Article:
Drone Testing Could Be Coming to Your State

The FAA is getting ready to launch test sites in six states to help clear the way for commercial drones.

An X-47B Unmanned Combat Air System demonstrator launches from the flight deck of the aircraft carrier USS George H.W. Bush May 14, 2013 in the Atlantic Ocean.
National Journal
Add to Briefcase
Dustin Volz
Dec. 30, 2013, 7:29 a.m.

The Fed­er­al Avi­ation Ad­min­is­tra­tion an­nounced six test sites Monday where re­search­ers will de­vel­op and fly un­manned drones, tak­ing a huge step to­ward the even­tu­al na­tion­al in­teg­ra­tion of UAVs in­to com­mer­cial air­space.

The agency just barely beat a dead­line to award con­tracts for the test sites by the end of 2013, a 10-month se­lec­tion pro­cess that in­cluded choos­ing among 25 pro­pos­als from 24 states.

The test sites are as geo­graph­ic­ally, cli­mat­ic­ally, and func­tion­ally di­verse as the po­ten­tial uses for com­mer­cial drones. They are:

  • Uni­versity of Alaska, chosen for “de­vel­op­ment of a set of stand­ards for un­manned air­craft cat­egor­ies, state mon­it­or­ing, and nav­ig­a­tion” as well as drone safety stand­ards

  • State of Nevada, chosen to “look at how air traffic con­trol pro­ced­ures will evolve with the in­tro­duc­tion of [drones] in­to the civil en­vir­on­ment”

  • New York’s Griff­iss In­ter­na­tion­al Air­port, chosen to “work on de­vel­op­ing test and eval­u­ation as well as veri­fic­a­tion and val­id­a­tion pro­cesses un­der FAA safety over­sight” and to re­search drone “sense and avoid cap­ab­il­it­ies” and how to in­teg­rate them in­to “con­ges­ted, north­east air­space”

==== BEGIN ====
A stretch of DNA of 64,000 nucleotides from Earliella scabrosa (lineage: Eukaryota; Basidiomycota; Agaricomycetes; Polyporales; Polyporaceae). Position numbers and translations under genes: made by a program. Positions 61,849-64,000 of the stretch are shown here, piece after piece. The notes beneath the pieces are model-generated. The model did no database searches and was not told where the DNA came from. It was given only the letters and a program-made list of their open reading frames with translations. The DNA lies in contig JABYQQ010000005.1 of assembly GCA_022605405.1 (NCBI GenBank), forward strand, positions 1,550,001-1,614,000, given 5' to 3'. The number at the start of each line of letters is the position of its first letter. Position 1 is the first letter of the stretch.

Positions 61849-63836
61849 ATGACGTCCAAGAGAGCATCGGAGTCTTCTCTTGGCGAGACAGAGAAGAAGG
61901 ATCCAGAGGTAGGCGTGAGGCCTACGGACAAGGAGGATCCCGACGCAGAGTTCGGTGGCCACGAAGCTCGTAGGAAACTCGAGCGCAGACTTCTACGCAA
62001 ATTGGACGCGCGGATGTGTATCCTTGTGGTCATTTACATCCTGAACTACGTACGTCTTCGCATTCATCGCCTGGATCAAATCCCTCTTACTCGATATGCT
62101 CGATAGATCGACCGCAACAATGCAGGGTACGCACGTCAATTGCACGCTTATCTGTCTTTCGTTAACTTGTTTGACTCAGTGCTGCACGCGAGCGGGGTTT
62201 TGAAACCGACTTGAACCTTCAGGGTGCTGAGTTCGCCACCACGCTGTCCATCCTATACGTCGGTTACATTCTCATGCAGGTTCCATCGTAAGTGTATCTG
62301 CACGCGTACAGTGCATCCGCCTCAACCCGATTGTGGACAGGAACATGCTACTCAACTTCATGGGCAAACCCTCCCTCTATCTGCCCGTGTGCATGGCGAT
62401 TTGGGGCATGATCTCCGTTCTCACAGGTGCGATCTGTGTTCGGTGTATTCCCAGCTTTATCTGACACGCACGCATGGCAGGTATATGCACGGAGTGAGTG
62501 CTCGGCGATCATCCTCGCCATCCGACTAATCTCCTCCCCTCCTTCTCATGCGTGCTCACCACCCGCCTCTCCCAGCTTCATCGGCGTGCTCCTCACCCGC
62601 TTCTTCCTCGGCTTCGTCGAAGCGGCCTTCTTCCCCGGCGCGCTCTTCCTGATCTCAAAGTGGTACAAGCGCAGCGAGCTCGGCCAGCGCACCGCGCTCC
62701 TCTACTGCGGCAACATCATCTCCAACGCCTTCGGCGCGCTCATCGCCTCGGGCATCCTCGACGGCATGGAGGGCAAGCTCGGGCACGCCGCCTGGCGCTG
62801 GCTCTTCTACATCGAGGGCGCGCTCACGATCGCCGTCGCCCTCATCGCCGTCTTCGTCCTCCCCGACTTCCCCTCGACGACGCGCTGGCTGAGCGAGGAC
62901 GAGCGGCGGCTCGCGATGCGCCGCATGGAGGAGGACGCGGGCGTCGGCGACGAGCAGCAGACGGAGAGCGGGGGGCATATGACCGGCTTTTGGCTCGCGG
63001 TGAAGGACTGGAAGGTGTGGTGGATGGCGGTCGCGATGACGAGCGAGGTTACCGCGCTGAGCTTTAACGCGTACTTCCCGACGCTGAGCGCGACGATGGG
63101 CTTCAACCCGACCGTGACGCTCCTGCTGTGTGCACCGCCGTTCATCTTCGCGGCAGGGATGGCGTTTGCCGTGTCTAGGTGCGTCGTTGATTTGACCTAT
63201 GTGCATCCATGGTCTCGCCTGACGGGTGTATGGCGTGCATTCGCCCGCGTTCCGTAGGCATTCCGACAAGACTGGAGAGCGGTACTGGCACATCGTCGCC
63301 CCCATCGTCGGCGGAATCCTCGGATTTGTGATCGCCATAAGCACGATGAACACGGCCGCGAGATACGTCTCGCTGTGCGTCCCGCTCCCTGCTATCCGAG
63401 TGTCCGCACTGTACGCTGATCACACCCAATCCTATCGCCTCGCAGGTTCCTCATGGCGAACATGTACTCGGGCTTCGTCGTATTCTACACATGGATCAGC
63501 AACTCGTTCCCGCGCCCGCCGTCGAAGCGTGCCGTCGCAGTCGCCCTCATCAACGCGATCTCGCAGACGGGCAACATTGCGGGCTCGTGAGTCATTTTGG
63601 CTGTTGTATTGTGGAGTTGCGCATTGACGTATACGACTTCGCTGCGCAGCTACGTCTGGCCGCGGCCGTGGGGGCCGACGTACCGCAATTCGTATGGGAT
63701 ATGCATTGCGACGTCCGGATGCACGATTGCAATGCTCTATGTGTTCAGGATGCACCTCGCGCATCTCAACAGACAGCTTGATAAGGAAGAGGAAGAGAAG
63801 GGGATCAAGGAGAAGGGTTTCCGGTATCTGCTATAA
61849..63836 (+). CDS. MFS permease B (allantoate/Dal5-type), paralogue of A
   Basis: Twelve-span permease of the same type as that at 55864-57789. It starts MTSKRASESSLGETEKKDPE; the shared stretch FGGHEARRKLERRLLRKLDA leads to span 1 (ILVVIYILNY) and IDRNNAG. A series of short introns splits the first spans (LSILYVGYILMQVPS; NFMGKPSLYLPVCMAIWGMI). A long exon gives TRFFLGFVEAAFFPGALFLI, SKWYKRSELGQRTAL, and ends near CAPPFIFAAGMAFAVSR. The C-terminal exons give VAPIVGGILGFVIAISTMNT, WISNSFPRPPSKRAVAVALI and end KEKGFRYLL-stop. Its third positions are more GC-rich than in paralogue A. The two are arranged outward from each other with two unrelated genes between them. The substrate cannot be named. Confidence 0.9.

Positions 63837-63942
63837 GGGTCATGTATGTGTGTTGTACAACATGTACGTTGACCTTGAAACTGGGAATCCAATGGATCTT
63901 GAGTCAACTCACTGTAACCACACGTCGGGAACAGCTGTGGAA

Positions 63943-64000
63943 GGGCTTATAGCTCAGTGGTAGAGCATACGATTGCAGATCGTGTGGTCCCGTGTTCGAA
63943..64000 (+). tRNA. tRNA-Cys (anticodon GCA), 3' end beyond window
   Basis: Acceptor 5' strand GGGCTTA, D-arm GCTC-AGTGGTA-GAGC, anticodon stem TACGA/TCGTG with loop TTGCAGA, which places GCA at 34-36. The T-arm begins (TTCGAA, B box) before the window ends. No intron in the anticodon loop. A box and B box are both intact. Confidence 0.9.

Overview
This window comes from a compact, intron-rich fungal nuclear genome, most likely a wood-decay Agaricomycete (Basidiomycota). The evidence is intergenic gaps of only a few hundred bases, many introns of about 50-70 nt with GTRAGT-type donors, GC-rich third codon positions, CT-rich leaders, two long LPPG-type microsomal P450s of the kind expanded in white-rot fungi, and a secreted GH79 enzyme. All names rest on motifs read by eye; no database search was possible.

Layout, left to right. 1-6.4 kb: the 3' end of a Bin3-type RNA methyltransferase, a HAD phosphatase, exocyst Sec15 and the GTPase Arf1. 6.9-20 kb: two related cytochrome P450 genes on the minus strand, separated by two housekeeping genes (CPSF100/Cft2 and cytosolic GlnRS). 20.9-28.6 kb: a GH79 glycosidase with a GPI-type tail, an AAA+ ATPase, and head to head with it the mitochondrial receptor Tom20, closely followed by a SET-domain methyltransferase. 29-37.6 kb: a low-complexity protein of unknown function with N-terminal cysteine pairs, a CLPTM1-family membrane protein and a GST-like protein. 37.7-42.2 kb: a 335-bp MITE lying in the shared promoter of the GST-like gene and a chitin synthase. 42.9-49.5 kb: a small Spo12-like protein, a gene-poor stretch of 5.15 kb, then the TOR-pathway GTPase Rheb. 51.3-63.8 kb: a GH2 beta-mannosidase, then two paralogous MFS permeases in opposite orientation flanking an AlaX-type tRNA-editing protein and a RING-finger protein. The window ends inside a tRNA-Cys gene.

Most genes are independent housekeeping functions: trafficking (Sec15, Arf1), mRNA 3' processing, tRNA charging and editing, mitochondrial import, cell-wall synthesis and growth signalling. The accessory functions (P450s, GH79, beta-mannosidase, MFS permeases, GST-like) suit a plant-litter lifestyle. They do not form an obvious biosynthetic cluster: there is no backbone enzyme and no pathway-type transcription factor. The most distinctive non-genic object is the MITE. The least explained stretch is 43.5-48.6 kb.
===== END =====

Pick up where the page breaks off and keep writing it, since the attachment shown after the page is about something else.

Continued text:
• North Dakota De­part­ment of Com­merce, chosen to de­vel­op drone “air­wor­thi­ness es­sen­tial data and val­id­ate high re­li­ab­il­ity link tech­no­logy”

  • Texas A&M Uni­versity (Cor­pus Christi), chosen to “de­vel­op sys­tem safety re­quire­ments for [drone] vehicles and op­er­a­tions”

  • Vir­gin­ia Tech, chosen to con­duct “fail­ure mode test­ing and identi­fy and eval­u­ate op­er­a­tion­al and tech­nic­al risk areas”

It’s worth not­ing that these an­nounced sites have noth­ing to do with Amazon founder Jeff Bezos’s pre-Cy­ber Monday me­dia coup, which promp­ted a fevered na­tion­al de­bate about po­ten­tial drone use in the near fu­ture. The FAA re­leased a road map earli­er this year out­lining its goals for test­ing drone in­teg­ra­tion in­to com­mer­cial air­space, and FAA Ad­min­is­trat­or Mi­chael Huerta prom­ised to award the con­tracts by the end of the year.

Huerta in­sists the agency will meet a Septem­ber 2015 dead­line to in­teg­rate drones in­to na­tion­al air­space. The FAA has missed sev­er­al con­gres­sion­ally man­dated dead­lines on this is­sue, however, so all the buzz about Amazon’s drone de­liv­ery as­pir­a­tions could have promp­ted the agency to put more em­phas­is on meet­ing this dead­line.

Mi­chael To­scano, pres­id­ent of the As­so­ci­ation for Un­manned Vehicle Sys­tems In­ter­na­tion­al, called the an­nounce­ment an “im­port­ant mile­stone on the path to­ward un­lock­ing the po­ten­tial of un­manned air­craft.”

“The FAA has taken an im­port­ant step to­ward re­cog­niz­ing the in­cred­ible eco­nom­ic and job-cre­ation po­ten­tial this tech­no­logy brings,” To­scano said in a state­ment. His or­gan­iz­a­tion pro­jects that drone tech­no­logy could gen­er­ate 100,000 jobs and add $82 bil­lion to the eco­nomy in the first dec­ade of in­teg­ra­tion.

Pri­vacy ad­voc­ates re­main con­cerned about po­ten­tially in­vas­ive uses of drone tech­no­logy. Sen. Ed­ward Mar­key, D-Mass., has called for fed­er­al pri­vacy pro­tec­tions to be im­ple­men­ted be­fore the in­dustry lifts off in the com­ing years.


Welcome to National Journal!

You are currently accessing National Journal from IP access. Please login to access this feature. If you have any questions, please contact your Dedicated Advisor.